After two long years, undergraduate student researchers at Mines are once again invited to display their work in person. This unique opportunity give emerging researchers the chance to mingle with peers, share their hard work with a larger audience, and build their portfolio. Undergraduate students from all disciplines are invited to participate as presenters. Everyone is invited to explore the breadth of interdisciplinary research conducted by researchers at Mines.
Cash prizes will be awarded to 1st, 2nd, and 3rd place. The 2022 award winners will be announced following the poster session on Tuesday, April 19th.
For further information, please contact the office of Undergraduate Research Scholars at email@example.com
information for Judges and volunteers
Who’s eligible to be a judge or volunteer?
We encourage judges and volunteers from all departments to partake in this event. All interested faculty, staff, and graduate students are encouraged to judge and/or volunteer. Undergraduate student presenters are encouraged to present their research in a way that communicates their project effectively regardless of their audience’s background.
What is the time commitment of a judge or volunteer?
It depends. Generally, judging will take an hour to an hour and a half total (or about 15-20 minutes per project). Student presentations are fairly short, but judges may have additional questions before ranking the poster or oral talk. As for volunteers, the time commitment depends on how much time you are able to spare. Our office will need the most help during set-up (9am-10am) and clean-up (12pm-1pm) Monday and Tuesday.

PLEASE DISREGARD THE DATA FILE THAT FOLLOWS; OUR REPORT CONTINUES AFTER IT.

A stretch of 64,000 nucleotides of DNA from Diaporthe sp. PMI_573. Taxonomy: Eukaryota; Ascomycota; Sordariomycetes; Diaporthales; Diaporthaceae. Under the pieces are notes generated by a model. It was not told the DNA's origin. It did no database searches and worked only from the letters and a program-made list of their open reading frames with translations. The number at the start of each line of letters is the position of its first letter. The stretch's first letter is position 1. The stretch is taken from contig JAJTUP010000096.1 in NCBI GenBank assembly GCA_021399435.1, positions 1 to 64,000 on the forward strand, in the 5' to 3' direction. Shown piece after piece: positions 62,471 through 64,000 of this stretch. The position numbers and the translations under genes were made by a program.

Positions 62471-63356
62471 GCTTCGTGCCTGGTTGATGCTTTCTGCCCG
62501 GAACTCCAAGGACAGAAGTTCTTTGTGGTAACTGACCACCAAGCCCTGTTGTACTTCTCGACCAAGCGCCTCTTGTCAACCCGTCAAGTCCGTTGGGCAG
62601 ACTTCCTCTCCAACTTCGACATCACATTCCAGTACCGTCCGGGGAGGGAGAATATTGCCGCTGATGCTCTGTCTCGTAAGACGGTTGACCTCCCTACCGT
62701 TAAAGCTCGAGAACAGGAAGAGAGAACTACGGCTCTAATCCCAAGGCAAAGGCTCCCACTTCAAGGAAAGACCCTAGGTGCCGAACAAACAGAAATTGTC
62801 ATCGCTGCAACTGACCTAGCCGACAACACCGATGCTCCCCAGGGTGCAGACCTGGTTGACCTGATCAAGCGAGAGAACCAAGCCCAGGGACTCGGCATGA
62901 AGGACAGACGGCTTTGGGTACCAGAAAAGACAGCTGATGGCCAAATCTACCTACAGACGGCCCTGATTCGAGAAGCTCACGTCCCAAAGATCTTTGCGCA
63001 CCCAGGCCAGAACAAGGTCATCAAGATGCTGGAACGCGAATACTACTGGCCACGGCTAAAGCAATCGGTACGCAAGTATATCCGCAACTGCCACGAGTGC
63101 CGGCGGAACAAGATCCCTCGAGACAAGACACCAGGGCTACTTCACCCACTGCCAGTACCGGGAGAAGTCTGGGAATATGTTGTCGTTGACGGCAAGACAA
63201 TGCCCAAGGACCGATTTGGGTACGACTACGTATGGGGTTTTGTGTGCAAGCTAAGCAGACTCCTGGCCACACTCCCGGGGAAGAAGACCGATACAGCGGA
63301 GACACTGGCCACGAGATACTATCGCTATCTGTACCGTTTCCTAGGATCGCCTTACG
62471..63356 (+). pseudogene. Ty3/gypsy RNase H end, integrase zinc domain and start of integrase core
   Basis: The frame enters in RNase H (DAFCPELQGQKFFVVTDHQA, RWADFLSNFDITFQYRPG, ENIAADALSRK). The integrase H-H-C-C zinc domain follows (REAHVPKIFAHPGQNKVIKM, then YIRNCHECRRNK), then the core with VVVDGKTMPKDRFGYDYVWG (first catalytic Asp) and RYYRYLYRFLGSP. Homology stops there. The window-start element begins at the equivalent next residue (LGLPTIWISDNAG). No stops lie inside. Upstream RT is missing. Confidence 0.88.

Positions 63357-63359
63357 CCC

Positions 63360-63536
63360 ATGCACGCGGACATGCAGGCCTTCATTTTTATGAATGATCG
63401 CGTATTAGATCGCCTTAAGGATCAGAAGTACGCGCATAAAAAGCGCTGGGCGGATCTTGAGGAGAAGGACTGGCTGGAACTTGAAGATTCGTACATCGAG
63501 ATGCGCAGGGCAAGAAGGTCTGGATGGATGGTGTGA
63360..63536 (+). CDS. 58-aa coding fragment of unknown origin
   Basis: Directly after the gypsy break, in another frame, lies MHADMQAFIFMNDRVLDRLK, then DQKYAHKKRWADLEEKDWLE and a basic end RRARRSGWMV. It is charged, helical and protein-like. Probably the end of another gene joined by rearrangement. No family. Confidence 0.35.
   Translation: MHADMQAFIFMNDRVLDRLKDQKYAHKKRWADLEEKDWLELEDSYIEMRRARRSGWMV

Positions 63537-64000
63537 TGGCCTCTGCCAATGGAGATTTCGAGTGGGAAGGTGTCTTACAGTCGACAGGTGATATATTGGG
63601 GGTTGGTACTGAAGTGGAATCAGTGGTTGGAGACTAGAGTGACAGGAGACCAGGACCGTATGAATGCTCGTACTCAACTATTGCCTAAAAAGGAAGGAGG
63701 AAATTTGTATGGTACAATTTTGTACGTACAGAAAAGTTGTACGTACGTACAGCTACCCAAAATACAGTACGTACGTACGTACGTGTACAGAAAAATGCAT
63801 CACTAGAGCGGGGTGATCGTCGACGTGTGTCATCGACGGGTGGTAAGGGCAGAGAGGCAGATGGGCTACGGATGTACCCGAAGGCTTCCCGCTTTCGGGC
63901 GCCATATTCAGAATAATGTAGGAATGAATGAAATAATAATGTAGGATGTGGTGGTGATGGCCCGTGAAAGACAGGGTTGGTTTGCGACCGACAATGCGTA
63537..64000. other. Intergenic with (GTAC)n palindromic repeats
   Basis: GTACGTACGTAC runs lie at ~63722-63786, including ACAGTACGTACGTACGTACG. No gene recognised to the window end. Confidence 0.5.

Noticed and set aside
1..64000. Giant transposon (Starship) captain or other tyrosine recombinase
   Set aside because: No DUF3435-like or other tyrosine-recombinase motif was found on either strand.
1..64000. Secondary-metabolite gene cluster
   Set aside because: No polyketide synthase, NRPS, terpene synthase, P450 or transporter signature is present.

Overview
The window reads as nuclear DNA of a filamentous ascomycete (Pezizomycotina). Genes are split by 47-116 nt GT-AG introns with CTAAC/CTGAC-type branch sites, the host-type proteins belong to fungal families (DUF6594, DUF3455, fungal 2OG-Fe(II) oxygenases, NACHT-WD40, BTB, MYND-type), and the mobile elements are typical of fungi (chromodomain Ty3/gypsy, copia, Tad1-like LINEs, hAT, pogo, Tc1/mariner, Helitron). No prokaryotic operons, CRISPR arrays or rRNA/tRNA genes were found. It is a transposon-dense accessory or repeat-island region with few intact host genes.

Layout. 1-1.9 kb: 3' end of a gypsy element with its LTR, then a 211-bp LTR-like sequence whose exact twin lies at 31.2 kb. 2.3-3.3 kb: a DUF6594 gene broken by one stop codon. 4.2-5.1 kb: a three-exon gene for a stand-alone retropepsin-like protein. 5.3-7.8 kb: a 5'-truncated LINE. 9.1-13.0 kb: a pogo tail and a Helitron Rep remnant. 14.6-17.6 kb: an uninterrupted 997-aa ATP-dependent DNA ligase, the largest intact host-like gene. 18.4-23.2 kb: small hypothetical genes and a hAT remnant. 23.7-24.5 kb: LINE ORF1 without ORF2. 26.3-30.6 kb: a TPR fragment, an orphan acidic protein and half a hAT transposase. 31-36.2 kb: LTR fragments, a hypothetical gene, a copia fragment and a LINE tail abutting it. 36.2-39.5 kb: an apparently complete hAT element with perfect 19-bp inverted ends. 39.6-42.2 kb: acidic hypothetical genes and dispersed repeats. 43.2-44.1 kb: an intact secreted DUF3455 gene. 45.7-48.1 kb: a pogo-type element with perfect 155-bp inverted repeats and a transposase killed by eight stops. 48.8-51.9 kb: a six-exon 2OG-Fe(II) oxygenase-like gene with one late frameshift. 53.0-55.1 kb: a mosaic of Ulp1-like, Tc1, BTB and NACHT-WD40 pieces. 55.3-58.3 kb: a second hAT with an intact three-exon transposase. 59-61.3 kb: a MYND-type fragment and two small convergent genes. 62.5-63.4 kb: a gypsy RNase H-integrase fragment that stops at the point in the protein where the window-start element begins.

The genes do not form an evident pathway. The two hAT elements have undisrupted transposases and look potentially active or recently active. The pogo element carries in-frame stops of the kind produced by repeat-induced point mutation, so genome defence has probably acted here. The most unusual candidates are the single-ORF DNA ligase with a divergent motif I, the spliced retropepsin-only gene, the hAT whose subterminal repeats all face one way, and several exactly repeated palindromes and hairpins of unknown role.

How will student projects be evaluated?
Student projects will be evaluated differently depending on the format with which they chose to visually represent their work. Rubrics might ask judges to evaluate qualities such as visual organization, delivery, introduction, methods, conclusions, discussion, and interaction.
What do student participants receive if they win?
Awarded student participants will receive cash prizes range from $150 to $750. Cash prizes will be awarded to 1st, 2nd, and 3rd place. The 2022 award winners will be announced following the poster session on Tuesday, April 19th, 2022.
What is the judging and volunteer timeline?
Judging will take place during the oral presentations on Monday, April 18th 10a-12p and the poster presentations on Tuesday, April 19th 10a-12p. Judges do not need to attend both events if they are not able. During judging, we ask all participating judges to ask questions. Students ability to summarize and explain their research will be factored into judging. The office of Undergraduate Research Scholars and volunteers will tally judging votes and our announce the award winners following the poser presentations on Tuesday, April 19th. Judges are not required to attend this event but it is encouraged.
For further information, please contact the office of Undergraduate Research Scholars at firstname.lastname@example.org
Apply here to be a judge or volunteer!
guidelines, tips, & resources
How to print a poster at Mines
The Office of Undergraduate Research Scholars will cover the cost of the first poster printed by student researchers presenting at the Undergraduate Research Symposium. Though you can order your poster to be printed anytime via the HelpDesk ticket system, there is a rigid timeline in which your poster must be printed. All posters must be printed between April 1st and April 15th. Please follow the instructions below carefully: